Besides the run-of-the-mill morons, there are two factions of morons that are worth special mention. The first work from examples, and ship code, and get yelled at, just like all the other morons. But then when they finally bother to read the spec, they magically turn into assholes and argue that the spec is ambiguous, or misleading in some way, or ignoreable because nobody else implements it, or simply wrong. These people are called sociopaths. They will never write conformant code regardless of how good the spec is, so they can safely be ignored.

The second faction of morons work from examples, ship code, and get yelled at. But when they get around to reading the spec, they magically turn into advocates and write up tutorials on what they learned from their mistakes. These people are called experts. Virtually every useful tutorial in the world was written by a moron-turned-expert.
Angels

Some people would argue that not all developers are morons or assholes, but they are mistaken. For example, some people posit the existence of what I will call the �angel� developer. �Angels� read specs closely, write code, and then thoroughly test it against the accompanying test suite before shipping their product. Angels do not actually exist, but they are a useful fiction to make spec writers to feel better about themselves.

Why specs matter

If your spec isn�t good enough, morons have no chance of ever getting things right. For everyone who complains that their software is broken, there will be two assholes who claim that it�s not. The spec, whose primary purpose is to arbitrate disputes between morons and assholes, will fail to resolve anything, and the arguments will smolder for years.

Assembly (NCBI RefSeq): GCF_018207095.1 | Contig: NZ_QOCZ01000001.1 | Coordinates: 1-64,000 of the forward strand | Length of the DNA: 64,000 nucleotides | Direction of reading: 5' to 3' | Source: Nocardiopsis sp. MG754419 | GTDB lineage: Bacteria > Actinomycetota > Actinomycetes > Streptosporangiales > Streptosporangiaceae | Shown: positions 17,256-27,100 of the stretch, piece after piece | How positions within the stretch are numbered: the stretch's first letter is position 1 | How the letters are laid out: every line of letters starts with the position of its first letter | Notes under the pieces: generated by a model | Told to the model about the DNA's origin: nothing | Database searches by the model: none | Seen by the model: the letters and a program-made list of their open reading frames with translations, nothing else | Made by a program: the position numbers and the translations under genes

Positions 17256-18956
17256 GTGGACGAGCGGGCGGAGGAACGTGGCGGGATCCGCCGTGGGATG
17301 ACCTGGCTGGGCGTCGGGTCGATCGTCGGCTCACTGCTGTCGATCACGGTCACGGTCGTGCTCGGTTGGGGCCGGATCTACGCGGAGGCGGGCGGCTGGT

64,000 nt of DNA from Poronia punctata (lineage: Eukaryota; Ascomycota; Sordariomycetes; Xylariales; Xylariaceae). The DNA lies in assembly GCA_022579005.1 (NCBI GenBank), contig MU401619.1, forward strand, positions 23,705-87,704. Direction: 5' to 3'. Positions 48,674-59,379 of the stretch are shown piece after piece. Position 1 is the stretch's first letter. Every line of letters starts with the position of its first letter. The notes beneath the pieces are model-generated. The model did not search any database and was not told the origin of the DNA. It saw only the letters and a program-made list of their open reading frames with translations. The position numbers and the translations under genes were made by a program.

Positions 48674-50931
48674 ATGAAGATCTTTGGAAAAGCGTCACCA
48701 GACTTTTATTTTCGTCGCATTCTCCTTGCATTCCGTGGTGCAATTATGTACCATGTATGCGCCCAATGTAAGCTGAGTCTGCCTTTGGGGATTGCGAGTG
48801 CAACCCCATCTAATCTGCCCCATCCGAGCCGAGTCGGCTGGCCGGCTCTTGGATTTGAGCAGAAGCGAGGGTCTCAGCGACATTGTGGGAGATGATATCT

If your spec is good enough, morons have a fighting chance of getting things right the second time around, without being besieged by assholes. Meanwhile, the assholes who have nothing better to do than look for loopholes won�t find any, and they�ll eventually get bored and wander off in search of someone else to harass.

 
Gerald Davis
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While we are at it, do you think that there are many types of roadsweeper.
 
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I once attended a farewell of a psychology professor at the dept. chair's house. Needless to say almost 90% of the crowd was filled with professors from that dept and their spouses.

One psych. professor comes to me and asks "So what is it that you computer programmers do apart from playing computer games?". I almost said "run the world in our spare time...so what do y'all do apart from messing other people's head?"

From that day on I told myself not to bother about what other people think and kept programming for my own satisfaction...been successful so far